A free man of color - While his wife was still a slave, John Dickson died a free man
Hannibal Courier-Post (MO) - Thursday, November 28, 2013
Author: Mary Lou; Montgomery
John Wesley Dickson (Dixon) died in 1850, proud, a free man of color and the owner of 40 acres of Ralls County farm land.
His death, which came just a few months after he took possession of the acreage purchased from Judge John D. Biggs for $125, marked the end of his short-lived status as a landowner, but aff orded him a legal status that few of his contemporaries ever knew.
He had an estate to be probated in the courts of Ralls County.
In his will, which was written shortly before his death in July 1850, John W. Dickson left his estate to his wife, Elizabeth, a slave owned by Eliza Tapley, the widow of John Tapley.
It took two years to settle the estate, and in October of 1853, Dickson's 40 acres of land were unceremoniously sold to Mary A. Whitaker for $125, the same price Dickson had paid for the land three years prior.
While few records exist to chronicle the life of an individual slave in Missouri pre-1850, hints exist that could validate John W.'s life as a slave prior to the granting of his freedom.
By piecing together probate and deed records in Ralls County, Missouri, and information published in "Slavery in Missouri, 1804-1865," a picture of John W. Dickson's life begins to emerge.
It is documented that Dickson bought 40 acres of land from Judge John D. Biggs on Feb. 25, 1850.
The land is located in Section 5, Township 54, Range 5, southern Ralls County, in Spencer Township.
Circumstances point to the possibility that Dickson may have been a slave owned by Biggs, and that Dickson may have purchased or was granted his freedom by Judge Biggs, who subsequently sold him land on which to earn a living.
Biggs was the recorded owner of nine slaves in the 1850 U.S. Federal Census Slave Census, conducted in the months after John W. Dickson's death. Eliza Tapley, owner of James' widow, owned six slaves, presumably consisting of Elizabeth and her five children.
That slave schedule, conducted between August and October 1850, counted 1,377 slaves in Ralls County.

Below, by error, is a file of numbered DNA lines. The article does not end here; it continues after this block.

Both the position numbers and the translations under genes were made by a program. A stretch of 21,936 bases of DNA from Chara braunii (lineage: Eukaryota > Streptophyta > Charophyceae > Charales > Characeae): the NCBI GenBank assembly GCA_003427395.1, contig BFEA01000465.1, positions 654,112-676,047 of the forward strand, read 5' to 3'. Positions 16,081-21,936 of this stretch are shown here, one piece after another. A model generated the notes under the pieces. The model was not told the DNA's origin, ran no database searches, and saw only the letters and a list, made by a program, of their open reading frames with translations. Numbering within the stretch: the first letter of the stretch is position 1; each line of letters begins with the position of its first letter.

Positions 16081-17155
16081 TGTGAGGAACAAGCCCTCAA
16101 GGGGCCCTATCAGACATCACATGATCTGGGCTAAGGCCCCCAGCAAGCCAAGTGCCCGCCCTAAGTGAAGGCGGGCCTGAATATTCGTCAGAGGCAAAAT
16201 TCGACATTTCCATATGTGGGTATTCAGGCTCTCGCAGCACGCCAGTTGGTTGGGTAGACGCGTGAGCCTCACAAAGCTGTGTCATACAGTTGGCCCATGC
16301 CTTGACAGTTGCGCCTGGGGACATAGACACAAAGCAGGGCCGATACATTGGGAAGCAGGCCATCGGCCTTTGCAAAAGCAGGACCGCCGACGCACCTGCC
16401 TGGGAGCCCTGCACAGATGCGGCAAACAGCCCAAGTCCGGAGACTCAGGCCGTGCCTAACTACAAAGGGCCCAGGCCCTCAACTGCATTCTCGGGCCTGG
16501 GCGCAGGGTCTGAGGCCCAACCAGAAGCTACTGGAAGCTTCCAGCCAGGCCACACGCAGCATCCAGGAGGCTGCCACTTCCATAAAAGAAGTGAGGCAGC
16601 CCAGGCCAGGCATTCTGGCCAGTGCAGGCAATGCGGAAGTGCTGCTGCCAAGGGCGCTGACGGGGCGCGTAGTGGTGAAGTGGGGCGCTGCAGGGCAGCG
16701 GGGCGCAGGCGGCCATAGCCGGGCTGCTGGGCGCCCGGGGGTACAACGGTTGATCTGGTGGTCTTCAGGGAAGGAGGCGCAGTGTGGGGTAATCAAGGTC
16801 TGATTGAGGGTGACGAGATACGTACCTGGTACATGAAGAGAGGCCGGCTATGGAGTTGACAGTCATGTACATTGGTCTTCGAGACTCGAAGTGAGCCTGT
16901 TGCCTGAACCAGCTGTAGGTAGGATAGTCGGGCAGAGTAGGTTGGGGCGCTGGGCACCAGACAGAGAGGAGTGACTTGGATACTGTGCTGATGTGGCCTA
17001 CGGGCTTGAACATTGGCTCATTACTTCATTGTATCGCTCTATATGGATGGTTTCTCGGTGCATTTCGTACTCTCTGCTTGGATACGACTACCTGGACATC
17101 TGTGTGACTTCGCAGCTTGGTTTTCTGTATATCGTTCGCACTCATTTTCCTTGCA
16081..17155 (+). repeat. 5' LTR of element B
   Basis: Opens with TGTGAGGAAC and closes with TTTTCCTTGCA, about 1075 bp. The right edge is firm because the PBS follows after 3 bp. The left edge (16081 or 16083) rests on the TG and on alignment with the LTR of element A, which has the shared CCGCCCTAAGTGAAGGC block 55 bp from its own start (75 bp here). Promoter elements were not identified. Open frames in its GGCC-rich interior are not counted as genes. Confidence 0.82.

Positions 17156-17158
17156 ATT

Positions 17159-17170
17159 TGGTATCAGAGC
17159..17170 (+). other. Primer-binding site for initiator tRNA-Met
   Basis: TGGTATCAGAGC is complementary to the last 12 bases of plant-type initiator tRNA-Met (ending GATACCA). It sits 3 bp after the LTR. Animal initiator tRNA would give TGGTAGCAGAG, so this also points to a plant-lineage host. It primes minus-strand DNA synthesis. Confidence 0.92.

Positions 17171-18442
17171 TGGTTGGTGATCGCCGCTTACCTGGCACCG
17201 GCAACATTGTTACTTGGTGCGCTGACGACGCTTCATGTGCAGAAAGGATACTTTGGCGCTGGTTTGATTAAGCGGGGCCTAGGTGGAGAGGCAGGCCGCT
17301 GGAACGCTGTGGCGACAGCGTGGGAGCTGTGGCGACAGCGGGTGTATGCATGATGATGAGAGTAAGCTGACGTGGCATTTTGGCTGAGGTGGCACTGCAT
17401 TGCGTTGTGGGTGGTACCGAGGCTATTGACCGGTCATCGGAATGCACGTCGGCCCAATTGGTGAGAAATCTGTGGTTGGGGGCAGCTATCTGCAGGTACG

In order to judge the value of a male slave of that era, a deed exists in the Ralls County Courthouse archives that spells out sale terms for another slave, named Jim.
Robert Jameson of Ralls County was the slave owner, and sold the slave, age 39, to Judge Biggs in January 1845, not long before Jameson's death. The agreed price was $325.
The relationship that existed between Jameson and his slave is exhibited in Jameson's will, written in 1828, referring to the slave at that time known as "little Jim."
"It is my desire that he never be sold out of my family, but be well treated during his life. I recommend to some of my children to purchase big Jim if he is to be sold out of my family, be particular not to sell him to a master that you would suppose would treat him ill."
A hint of the general relationship between slaves and slave owners in Missouri is offered in this summary from "Slavery in Missouri, 1804-1865": "The old slave masters without exception declare that the (slavery) system was patriarchal in Missouri and that the bond between the owner and the owned was very close.
The small number of slaves held by the vast majority of the masters was one reason for this condition.
When the young Virginian or Kentuckian and his negroes emigrated to far off Missouri, they suff ered in common the pangs ofparting and together went to develop the virgin soil amid common dangers and common hardships.
Thus there undoubtedly grew up an attachment that the older communities had long since outgrown."
Buy his own freedom
While specific details regarding John W. Dickson's release from the bonds of slavery are unknown, a look at "Slavery in Missouri, 1804-1865" off ers a general overview.
"Code of 1804 gave the form of procedure by which a slave could be liberated by will or other instrument in writing. When this was under seal of the district court of the Territory and was attested by two witnesses, the document made the slaves as free 'as if they had been particularly named and freed by this act.' To prevent fraud the freedman could be seized to satisfy his owner's debts contracted before his liberation.
To prevent the free negro becoming a burden to society the slave manumitted must be 'sound in mind and body,' not over forty years of age or under twenty one if a male, or eighteen if a female.
The late owner's property could be attached if his former slave was incapable of self support. Should an executor neglect to obtain the necessary papers for the one manumitted he was liable to a thirty dollar fine. A negro without the papers proving his freedom was to be held by a justice until they could be obtained."
In order to buy freedom, according to this code, slaves could earn their own money. "A slave could not be required to work on Sunday, except household work. On Saturday, the slave could work to earn his own money."
Whatever the circumstances, John W. Dickson was "a free man of color " and the owner of 40 acres of Ralls County farm land at the time of his death on in late July or early August, 1850.
His will, written on July 12, 1850, was attested by Benedict I. Brashear and Joseph McGrew. At the request of John W. Dickson, Mr. McGrew provided the signature for John Wesley Dickson's will.
Caption: An aged man , walking down a dirt lane, is representative of the life of John W. Dickson, who died a free man and a land owner in 1850. ILLUSTRATION/JEFF NIFFEN
Memo: The story of John W. Dickson
Courier-Post editor, Mary Lou Montgomery, while conducting research into her own family's history, came upon a published estate notice for "John Wesley Dickson, a free man of color ."
The editor followed the leads at the Ralls County courthouse to come up with a story on Dickson, who died in 1850, a free man and the owner of 40 acres of Ralls County land.